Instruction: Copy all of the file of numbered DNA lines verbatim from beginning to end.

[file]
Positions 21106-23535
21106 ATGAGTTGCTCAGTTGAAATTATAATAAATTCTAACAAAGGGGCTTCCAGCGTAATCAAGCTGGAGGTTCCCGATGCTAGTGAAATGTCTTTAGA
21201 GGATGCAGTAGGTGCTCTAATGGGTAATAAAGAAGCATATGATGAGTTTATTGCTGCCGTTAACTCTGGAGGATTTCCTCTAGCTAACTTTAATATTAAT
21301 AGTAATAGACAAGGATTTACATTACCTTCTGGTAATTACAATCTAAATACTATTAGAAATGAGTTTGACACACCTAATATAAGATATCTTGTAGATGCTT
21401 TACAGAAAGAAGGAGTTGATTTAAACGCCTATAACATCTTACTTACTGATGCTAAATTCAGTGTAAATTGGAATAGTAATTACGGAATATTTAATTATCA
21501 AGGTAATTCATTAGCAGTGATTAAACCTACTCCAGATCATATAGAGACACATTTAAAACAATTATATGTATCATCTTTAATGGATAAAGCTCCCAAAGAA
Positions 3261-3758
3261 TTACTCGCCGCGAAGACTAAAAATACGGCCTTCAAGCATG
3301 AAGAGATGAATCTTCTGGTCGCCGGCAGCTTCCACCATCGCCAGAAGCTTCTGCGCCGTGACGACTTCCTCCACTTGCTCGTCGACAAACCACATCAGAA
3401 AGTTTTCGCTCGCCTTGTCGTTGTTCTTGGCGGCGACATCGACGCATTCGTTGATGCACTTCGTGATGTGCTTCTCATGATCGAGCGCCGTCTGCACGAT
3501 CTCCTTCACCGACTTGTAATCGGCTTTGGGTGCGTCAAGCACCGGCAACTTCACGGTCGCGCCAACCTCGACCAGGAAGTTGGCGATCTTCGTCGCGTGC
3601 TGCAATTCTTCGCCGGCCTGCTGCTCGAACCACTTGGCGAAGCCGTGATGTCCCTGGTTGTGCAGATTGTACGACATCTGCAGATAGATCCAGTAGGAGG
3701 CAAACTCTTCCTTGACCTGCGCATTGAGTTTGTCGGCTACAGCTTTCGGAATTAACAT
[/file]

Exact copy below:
Positions 21106-23535
21106 ATGAGTTGCTCAGTTGAAATTATAATAAATTCTAACAAAGGGGCTTCCAGCGTAATCAAGCTGGAGGTTCCCGATGCTAGTGAAATGTCTTTAGA
21201 GGATGCAGTAGGTGCTCTAATGGGTAATAAAGAAGCATATGATGAGTTTATTGCTGCCGTTAACTCTGGAGGATTTCCTCTAGCTAACTTTAATATTAAT
21301 AGTAATAGACAAGGATTTACATTACCTTCTGGTAATTACAATCTAAATACTATTAGAAATGAGTTTGACACACCTAATATAAGATATCTTGTAGATGCTT
21401 TACAGAAAGAAGGAGTTGATTTAAACGCCTATAACATCTTACTTACTGATGCTAAATTCAGTGTAAATTGGAATAGTAATTACGGAATATTTAATTATCA
21501 AGGTAATTCATTAGCAGTGATTAAACCTACTCCAGATCATATAGAGACACATTTAAAACAATTATATGTATCATCTTTAATGGATAAAGCTCCCAAAGAA
Positions 3261-3758
3261 TTACTCGCCGCGAAGACTAAAAATACGGCCTTCAAGCATG
3301 AAGAGATGAATCTTCTGGTCGCCGGCAGCTTCCACCATCGCCAGAAGCTTCTGCGCCGTGACGACTTCCTCCACTTGCTCGTCGACAAACCACATCAGAA
3401 AGTTTTCGCTCGCCTTGTCGTTGTTCTTGGCGGCGACATCGACGCATTCGTTGATGCACTTCGTGATGTGCTTCTCATGATCGAGCGCCGTCTGCACGAT
3501 CTCCTTCACCGACTTGTAATCGGCTTTGGGTGCGTCAAGCACCGGCAACTTCACGGTCGCGCCAACCTCGACCAGGAAGTTGGCGATCTTCGTCGCGTGC
3601 TGCAATTCTTCGCCGGCCTGCTGCTCGAACCACTTGGCGAAGCCGTGATGTCCCTGGTTGTGCAGATTGTACGACATCTGCAGATAGATCCAGTAGGAGG
3701 CAAACTCTTCCTTGACCTGCGCATTGAGTTTGTCGGCTACAGCTTTCGGAATTAACAT